By which Devils are the Operations of Incubus and Succubus Practised?
Is it Catholic to affirm that the functions of Incubi and Succubi belong
indifferently and equally to all unclean spirits? And it seems that
it is so; for to affirm the opposite would be to maintain that there is some
good order among them. It is argued that just as in the computation of the
Good there are degrees and orders (see S. Augustine in his book on
the nature of the Good),
so also the computation of the Evil is based upon confusion. But as among
the good Angels nothing can be without order, so among the bad all is
disorder, and therefore they all indifferently follows these practices. See
Job x.: A land of darkness, as darkness
itself; and of the shadow of death, without any order, and where the light
is as darkness.
Again, if they do not all indifferently follow these practices, this quality
in them comes either from their nature, or from sin, or from punishment. But
it does not come from their nature, since they are all without distinction
given to sin, as was set out in the preceding question. For they are by
nature impure spirits, yet not so unclean as to pejorate their good parts;
subtle in wickedness, eager to do harm, swollen with pride, etc. Therefore
these practices in them are due either to sin or to punishment. Then again,
where the sin is greater, there is the punishment greater; and the higher
angels sinned more greatly, therefore their punishment they have the more to
follow these filthy practices. If this is not so, another reason will be
given why they do not indifferently practise these things.
And again, it is argued that where there is no discipline or obedience,
there all work without distinction; and it is submitted that there is no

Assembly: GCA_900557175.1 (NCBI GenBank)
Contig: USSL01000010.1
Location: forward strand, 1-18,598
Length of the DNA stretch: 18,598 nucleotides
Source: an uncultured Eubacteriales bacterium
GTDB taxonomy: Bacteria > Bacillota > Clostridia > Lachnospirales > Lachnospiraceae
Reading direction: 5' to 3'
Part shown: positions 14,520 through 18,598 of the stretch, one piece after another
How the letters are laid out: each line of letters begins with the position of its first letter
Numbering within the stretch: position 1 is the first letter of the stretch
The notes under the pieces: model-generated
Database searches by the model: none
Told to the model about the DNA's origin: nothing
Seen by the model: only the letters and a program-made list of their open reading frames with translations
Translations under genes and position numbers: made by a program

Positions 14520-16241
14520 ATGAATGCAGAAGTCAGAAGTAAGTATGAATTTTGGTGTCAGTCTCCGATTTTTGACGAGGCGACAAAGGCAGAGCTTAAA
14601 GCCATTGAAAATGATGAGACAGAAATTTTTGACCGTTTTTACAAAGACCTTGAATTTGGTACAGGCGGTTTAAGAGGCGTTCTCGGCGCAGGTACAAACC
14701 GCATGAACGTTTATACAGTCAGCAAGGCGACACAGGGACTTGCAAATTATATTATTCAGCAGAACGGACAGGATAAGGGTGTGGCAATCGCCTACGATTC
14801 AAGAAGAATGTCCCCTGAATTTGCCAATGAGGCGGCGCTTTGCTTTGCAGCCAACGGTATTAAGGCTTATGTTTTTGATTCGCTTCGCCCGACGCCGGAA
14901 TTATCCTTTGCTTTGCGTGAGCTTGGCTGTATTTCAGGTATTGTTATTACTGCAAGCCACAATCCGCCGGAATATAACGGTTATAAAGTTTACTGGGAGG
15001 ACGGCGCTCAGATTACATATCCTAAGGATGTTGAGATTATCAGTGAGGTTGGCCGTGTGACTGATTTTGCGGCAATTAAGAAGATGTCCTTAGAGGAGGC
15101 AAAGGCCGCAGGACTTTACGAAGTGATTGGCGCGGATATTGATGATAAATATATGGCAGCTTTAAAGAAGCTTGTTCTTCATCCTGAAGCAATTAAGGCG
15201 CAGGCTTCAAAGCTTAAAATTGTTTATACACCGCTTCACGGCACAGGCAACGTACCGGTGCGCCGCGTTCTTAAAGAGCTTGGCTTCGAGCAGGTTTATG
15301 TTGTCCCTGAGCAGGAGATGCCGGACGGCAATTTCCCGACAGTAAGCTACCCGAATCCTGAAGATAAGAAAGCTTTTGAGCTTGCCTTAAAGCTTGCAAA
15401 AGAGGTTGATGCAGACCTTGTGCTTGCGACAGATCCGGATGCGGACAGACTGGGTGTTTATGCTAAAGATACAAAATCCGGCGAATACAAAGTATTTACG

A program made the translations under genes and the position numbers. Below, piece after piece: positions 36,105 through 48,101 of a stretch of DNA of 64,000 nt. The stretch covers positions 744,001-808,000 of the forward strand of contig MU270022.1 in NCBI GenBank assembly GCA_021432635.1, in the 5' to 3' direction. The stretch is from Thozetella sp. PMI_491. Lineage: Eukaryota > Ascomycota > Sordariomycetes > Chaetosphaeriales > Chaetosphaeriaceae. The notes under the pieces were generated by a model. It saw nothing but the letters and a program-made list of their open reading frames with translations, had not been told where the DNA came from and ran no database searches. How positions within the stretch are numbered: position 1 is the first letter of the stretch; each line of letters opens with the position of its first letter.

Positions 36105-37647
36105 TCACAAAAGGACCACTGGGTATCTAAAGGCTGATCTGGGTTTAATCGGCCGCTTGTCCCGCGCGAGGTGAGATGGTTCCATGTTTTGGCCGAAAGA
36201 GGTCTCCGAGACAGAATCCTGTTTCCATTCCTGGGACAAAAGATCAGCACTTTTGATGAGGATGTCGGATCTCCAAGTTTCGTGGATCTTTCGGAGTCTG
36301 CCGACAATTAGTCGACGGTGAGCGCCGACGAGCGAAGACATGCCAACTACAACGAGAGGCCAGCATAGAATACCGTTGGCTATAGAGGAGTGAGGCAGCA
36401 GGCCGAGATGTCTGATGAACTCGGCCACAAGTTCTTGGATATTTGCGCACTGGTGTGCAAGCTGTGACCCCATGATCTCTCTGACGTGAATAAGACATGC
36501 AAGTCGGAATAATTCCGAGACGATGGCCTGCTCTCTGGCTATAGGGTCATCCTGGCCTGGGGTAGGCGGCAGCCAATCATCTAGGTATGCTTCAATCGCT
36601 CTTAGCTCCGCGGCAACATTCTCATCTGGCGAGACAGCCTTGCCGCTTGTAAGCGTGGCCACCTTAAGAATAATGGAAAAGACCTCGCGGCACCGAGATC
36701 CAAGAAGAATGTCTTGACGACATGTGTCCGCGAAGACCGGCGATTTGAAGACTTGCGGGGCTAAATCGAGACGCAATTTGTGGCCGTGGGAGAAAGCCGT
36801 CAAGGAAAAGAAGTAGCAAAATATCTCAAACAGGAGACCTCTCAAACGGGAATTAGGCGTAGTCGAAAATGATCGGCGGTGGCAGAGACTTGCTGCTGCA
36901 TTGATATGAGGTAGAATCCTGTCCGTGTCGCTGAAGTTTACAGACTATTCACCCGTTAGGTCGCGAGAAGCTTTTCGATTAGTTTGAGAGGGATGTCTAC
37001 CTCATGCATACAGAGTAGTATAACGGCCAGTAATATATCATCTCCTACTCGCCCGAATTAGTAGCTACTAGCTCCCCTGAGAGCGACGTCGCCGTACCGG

discipline or obedience among devils, and no agreement.
Proverbs xiii.: Among the proud there is
Again, just as because of sin they will all equally be case into Hell after
the Day of Judgement, so before that time they are detained in the lower
mists on account of the duties assigned to them. We do not read that there
is equality on account of emancipation, therefore neither is there equality
in the matter of duty and temptation.
But against this there is the first gloss on
I Corinthians xv: As long as the world
endures Angels are set over Angels, men over men, and devils over devils.
Also in Job xl
it speaks of the scales of Leviathan, which signify the members of the devil,
how one cleaves to another. Therefore there is among them diversity both of
order and of action.
Another question arises, whether or not the devils can be restrained by the
good Angels from pursuing these foul practices. It must be said that the
Angels to whose command the adverse Influences are subject are called
Powers, as S. Gregory says, and S. Augustine
(de Trinitate, 3). A rebellious and sinful
spirit of life is subject to an obedient, pious and just spirit of life.
And those Creatures which are more perfect and nearer to God have authority
over the others: for the whole order of preference is originally and in the
first place in God, and is shared by His creatures according as they approach
more nearly to Him. Therefore the good Angels, who are nearest to God on
account of their fruition in Him, which the devils lack, have preference
over the devils, and rule over them.
And when it is urged that devils work much harm without any medium, or that
they are not hindered because they are not subject to good Angels who might
prevent them; or that if they are so subject, then the evil that is done by
the subject is due to negligence on the part of the master, and there seems
to be some negligence among the good Angels: the answer is that the Angels
are ministers of the Divine wisdom. It follows then that, as the Divine
wisdom permits certain evil to be done by bad Angels or men, for the sake of
the good that He draws therefrom, so also the good Angels do not altogether
prevent wicked men or devils from doing evil.
Answer. It is Catholic to maintain that there is a certain order of
interior and exterior actions, and a degree of preference among devils.
Whence it follows that certain abominations are committed by the lowest
orders, from which the higher orders are precluded on account of the
nobility of their natures. And this is generally said to arise from a